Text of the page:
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Naughty or Nice Book Review

Phyllis Rhodes

Best selling author Eric Jerome Dickeys latest release, Naughty or Nice, is a witty, engaging story about the interrelationships between the three McBroom sisters and their significant others.  True to Dickey fashion, there is plenty of drama, plot twists, and humor in their sordid escapades toward their search for love and acceptance.  Each one, strapped with varying degrees of emotional baggage, starts at different places along the love spectrum and recklessly jettisons headstrong down paths of least resistance only to discover that true love cannot be rushed, forced, or squandered.  

Frankie, the oldest sister, is financially secure and after many years of relationship blunders explores Internet dating with varied (and often hilarious) results.  Frequently bitter and resentful of her rotten luck with men, Frankie projects a tougher than nails public persona but often sulks at home in self pity.  It is only when she wises up and unburdens herself from unresolved issues with a lost love and becomes comfortable with herself that she is positioned to let love find her.  Tommie, the youngest sister, physically scarred and mentally recovering from an abusive relationship is learning to trust and love again by following her heart into a nontraditional relationship with much older man with a small child.  Lastly, middle sister, Livvy, is trying to rebound from a very public and embarrassing revelation of her physician husbands affair and impending paternity suit.  In a fateful act of revenge, she embarks on a hot, steamy love affair with a beautiful stranger with tumultuous results.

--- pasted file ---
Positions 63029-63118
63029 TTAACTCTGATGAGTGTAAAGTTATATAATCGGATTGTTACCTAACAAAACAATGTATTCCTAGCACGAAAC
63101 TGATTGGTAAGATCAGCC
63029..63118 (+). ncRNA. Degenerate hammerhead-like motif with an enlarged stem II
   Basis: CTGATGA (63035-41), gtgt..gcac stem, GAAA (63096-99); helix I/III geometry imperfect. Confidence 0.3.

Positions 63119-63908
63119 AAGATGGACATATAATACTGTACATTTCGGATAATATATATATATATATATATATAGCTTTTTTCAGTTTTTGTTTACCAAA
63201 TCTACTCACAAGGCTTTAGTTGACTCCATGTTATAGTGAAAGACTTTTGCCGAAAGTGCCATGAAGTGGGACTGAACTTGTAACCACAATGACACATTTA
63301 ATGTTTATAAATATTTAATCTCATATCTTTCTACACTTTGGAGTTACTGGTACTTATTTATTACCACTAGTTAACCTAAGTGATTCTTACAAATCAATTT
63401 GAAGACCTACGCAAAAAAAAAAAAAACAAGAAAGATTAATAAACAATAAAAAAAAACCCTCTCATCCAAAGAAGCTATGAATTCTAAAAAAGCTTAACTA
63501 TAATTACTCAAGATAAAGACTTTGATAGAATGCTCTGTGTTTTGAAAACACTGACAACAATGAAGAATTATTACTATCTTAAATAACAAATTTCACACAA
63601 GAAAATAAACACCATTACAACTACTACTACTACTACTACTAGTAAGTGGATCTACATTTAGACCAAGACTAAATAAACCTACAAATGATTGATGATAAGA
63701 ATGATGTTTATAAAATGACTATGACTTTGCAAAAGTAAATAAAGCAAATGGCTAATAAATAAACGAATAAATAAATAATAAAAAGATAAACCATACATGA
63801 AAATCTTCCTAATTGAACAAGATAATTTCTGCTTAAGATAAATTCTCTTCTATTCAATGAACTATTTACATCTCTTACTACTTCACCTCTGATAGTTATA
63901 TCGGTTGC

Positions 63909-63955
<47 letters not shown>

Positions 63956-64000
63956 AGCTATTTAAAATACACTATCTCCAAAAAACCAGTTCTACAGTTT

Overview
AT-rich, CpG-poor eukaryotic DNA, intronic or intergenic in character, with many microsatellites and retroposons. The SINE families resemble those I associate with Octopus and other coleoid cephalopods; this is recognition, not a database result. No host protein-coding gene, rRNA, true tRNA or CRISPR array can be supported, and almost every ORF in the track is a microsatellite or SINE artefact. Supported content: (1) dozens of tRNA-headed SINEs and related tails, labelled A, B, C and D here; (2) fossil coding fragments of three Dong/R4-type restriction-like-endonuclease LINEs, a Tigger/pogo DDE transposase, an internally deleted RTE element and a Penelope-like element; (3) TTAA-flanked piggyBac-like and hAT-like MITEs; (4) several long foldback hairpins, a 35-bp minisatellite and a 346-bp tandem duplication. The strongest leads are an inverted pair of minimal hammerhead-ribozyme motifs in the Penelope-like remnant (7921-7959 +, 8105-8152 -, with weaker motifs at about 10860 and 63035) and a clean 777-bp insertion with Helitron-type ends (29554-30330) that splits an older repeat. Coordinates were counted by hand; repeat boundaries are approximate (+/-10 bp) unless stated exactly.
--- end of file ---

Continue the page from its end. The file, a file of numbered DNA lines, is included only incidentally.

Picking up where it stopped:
Although the backdrop of the story is the festive Christmas season, this component of the plot seems like an afterthought, as it adds no real value or relevance to the storyline.  Dickey is obviously riding on the coattails of his summer smash hit, The Other Woman; however, this latest work may leave fans (old and new) a bit disappointed as it fails in originality.  The sisterly relationship is reminiscent of the sisters in the movie, Soul Food, and other themes in the book appear to be mere regurgitations of premises already covered in The Other Woman, Between Lovers, and his other works with heavy use of sex scenes to carry the story forward.  If the lack of inventiveness can be overlooked, then those fans of the contemporary relationship novel will be pleased, as all aspects of naughty jokes, nice dialogue, and tantalizing love scenes are covered amply. 

Rating 3 out of 3 stars....


12/10/2003